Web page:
Carey Roberts
January 10, 2006
Women who make things worse for other women
By Carey Roberts

Who is harmed more by the radical feminist creed: men or women? I have long believed that men are more victimized. But after reading Kate O'Beirne's recent book, Women Who Make the World Worse, I'm beginning to reconsider.

As editor of National Review Online, O'Beirne showcases her formidable research and writing skills in exposing how the feminist movement has polarized relations between the sexes and made life worse for most American women.

In my town, billboards feature a newly-engaged woman showing off her sparkling diamond ring, nearly shouting the words, "Yes, Yes, Yes, Yes, YES!" Despite the fact that married women are healthier, happier, and more economically-secure than their single sisters, feminists are hell-bent on obliterating this bedrock institution.

Feminists want you to believe that the urge to conceive and nurture children is a patriarchal construction. Can you guess who came up with this gem? "Motherly love ain't everything it has been cracked up to be. To some extent it's a myth that men have created to make women think that they do this job to perfection."

Yep, that comes to us by way Ruth Bader Ginsburg, member of the U.S. Supreme Court.

And shame on all those stay-at-home moms who are shirking their civic responsibility to "contribute as professionals and community activists," according to University of Texas professor Gretchen Ritter. Worse, "Full-time mothering is also bad for children." Why? Ritter explains, "It teaches them that the world is divided by gender."

Child psychologist Sandra Scarr takes the argument farther, claiming a child's desire to be with his mother is actually a psychiatric disorder. Scarr calls it EMA Syndrome — exclusive maternal attachment syndrome.

Ms. O'Beirne takes on the notion that women should delay childbearing until after their careers are established. She cites research that among women earning more than $100,000, nearly half — 49% — are childless. So much for having it all.

But feminists are not satisfied to merely lay a guilt trip on women who are contemplating marriage, motherhood, and child-rearing. They patronize and insult the intelligence of women by making the most ludicrous of claims.

Like the old chestnut about the gender wage gap. Feminists go around cherry-picking wage statistics and then claim that society undervalues women's work.

O'Beirne shows little patience for such loopy logic. "They sell women short. They hold that women aren't smart enough and tough enough to flourish when given an equal chance to compete with men," O'Beirne thunders.

Then there's the bogus statistic that men commit 95% of all domestic violence. As a result, former women's studies professor Daphne Patai notes that "years of exposure to feminist-promoted scare statistics have succeeded in imbuing many young women with a foreboding sense of living under the constant threat of predatory men."

And that's promoting female self-empowerment?

There's retired Air Force brigadier general Wilma Vaught who argued for moving women into direct combat: "There's been an acceptance of the fact that women...are in harms way and they are being killed." The families of the nearly 40 female soldiers killed in Iraq no doubt would find those words consoling.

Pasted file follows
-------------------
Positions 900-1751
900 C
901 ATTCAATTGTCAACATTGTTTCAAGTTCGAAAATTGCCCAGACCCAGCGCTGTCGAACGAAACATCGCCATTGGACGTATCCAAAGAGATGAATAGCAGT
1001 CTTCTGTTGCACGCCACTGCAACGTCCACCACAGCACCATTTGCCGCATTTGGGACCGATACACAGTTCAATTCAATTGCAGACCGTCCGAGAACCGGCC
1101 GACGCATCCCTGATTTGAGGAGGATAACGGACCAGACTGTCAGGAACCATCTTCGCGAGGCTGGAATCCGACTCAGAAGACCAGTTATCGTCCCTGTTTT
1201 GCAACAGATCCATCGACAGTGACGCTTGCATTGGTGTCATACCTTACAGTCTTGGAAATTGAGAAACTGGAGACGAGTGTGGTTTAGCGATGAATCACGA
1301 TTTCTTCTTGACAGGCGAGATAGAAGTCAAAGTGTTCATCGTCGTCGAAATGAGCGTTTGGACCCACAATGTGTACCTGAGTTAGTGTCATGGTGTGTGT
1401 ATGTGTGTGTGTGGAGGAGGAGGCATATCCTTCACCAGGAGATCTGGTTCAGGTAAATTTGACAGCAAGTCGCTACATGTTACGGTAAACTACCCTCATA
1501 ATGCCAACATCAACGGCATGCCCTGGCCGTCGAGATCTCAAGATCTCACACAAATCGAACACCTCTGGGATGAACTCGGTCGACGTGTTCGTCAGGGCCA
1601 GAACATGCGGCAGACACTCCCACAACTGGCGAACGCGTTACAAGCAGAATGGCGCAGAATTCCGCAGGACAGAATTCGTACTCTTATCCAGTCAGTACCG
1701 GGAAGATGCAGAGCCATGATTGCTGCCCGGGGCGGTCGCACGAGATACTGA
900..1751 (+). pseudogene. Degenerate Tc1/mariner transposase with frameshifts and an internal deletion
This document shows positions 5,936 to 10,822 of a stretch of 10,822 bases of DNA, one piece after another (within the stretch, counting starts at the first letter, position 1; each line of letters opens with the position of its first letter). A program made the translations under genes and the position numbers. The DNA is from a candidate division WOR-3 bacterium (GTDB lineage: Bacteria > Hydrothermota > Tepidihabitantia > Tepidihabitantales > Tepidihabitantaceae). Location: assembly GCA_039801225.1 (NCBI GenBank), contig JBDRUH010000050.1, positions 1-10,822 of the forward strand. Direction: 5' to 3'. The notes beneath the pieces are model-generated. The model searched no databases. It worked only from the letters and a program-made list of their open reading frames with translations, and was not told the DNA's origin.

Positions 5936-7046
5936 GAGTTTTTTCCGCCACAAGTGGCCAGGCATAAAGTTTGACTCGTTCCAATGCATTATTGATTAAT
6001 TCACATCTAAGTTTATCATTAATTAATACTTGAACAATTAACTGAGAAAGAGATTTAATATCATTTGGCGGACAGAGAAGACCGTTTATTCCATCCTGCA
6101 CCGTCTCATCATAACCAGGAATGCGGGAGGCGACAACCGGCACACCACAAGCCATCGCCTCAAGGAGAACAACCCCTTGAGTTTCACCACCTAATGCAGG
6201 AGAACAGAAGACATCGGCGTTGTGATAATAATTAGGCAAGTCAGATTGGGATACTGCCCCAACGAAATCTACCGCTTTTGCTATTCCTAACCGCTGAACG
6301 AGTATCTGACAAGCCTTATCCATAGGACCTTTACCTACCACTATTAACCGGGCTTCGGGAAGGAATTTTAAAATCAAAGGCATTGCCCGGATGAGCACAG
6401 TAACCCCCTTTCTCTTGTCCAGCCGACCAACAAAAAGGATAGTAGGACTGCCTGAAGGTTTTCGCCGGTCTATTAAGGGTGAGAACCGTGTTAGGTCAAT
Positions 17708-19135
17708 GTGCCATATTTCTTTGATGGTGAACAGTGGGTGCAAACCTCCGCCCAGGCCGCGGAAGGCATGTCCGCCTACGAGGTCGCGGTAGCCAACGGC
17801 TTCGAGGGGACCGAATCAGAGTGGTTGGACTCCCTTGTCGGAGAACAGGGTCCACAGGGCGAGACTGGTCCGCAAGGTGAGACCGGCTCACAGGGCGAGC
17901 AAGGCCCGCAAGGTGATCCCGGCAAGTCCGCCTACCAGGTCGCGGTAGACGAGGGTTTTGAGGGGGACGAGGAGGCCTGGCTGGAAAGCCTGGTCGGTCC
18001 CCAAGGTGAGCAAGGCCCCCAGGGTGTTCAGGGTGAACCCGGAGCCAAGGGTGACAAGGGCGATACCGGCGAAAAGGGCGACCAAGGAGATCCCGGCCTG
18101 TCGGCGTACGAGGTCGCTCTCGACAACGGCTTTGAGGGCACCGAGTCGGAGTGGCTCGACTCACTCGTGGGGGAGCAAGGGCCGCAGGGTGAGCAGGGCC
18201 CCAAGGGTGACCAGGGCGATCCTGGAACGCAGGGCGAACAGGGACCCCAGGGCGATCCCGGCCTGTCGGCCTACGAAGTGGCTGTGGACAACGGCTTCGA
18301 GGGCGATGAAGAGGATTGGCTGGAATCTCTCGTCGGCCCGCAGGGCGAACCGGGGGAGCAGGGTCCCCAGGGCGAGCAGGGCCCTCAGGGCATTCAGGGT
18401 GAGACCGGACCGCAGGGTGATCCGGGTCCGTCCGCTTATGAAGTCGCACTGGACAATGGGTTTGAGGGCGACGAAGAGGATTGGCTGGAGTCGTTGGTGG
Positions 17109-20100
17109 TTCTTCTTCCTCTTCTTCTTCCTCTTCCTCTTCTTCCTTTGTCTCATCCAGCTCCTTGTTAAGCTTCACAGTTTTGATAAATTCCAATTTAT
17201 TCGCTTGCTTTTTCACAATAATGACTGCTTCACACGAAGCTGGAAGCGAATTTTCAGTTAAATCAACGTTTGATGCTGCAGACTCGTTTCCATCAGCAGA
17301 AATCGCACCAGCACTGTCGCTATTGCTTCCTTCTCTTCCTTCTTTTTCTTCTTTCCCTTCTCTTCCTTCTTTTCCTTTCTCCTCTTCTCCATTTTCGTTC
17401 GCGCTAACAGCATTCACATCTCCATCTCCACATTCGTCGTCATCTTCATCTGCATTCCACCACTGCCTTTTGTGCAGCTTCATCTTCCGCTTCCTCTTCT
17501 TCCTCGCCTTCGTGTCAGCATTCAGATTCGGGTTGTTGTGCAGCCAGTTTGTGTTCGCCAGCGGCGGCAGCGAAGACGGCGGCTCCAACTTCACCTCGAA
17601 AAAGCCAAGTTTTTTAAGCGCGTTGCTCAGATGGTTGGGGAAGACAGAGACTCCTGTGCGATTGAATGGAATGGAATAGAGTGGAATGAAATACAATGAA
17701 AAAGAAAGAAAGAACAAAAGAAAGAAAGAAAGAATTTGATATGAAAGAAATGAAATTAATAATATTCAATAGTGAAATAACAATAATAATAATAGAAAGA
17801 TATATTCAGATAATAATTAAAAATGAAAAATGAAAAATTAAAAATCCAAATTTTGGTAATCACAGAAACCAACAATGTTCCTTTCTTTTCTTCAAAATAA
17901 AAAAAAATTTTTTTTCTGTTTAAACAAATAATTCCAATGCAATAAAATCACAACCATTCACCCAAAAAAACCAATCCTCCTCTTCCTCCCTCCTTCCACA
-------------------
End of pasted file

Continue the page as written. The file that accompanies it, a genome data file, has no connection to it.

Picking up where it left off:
The NRO editor goes on to quote this nihilistic statement by representative Maxine Waters (D-CA) at last year's March for Women's Lives: "I have to march because my mother could not have an abortion." And Ms. Waters is supposed to be a role model for smart, ambitious women?

And sometimes rad-fems come across as vindictive shrews. A female dean at Vassar College who had this say about men falsely accused of rape: "They have of a lot of pain, but it is not a pain that I would necessarily have spared them. I think it ideally initiates a process of self-exploration."

So after 30-plus years of liberation feminista-style, are American women better off? O'Beirne has serious doubts.

Now, thanks to the Sisterhood's mantra that men are redundant, many of the nation's most eligible bachelors — 22%, to be exact — have turned their back on marriage, leaving millions of women desperate to find a good man who's willing to commit. [http://marriage.rutgers.edu/Publications/SOOU/TEXTSOOU2004.htm].

As a result of affirmative action programs, professional women have been put under suspicion that they owe their position to something other than merit.

And the very fabric of maternal virtue has been indelibly stained by the feminist message that "the only thing a woman can do with a child is abort."

Throughout her 200-page exposé, Kate O'Beirne shows how feminists have used deception, manipulation, intimidation, and old-fashioned propaganda to victimize men and women alike.

Women Who Make the World Worse — it's the gutsy and shocking must-read of the politically incorrect for 2006.

© Carey Roberts

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Carey Roberts

Carey Roberts is an analyst and commentator on political correctness. His best-known work was an exposé on Marxism and radical feminism... (more)

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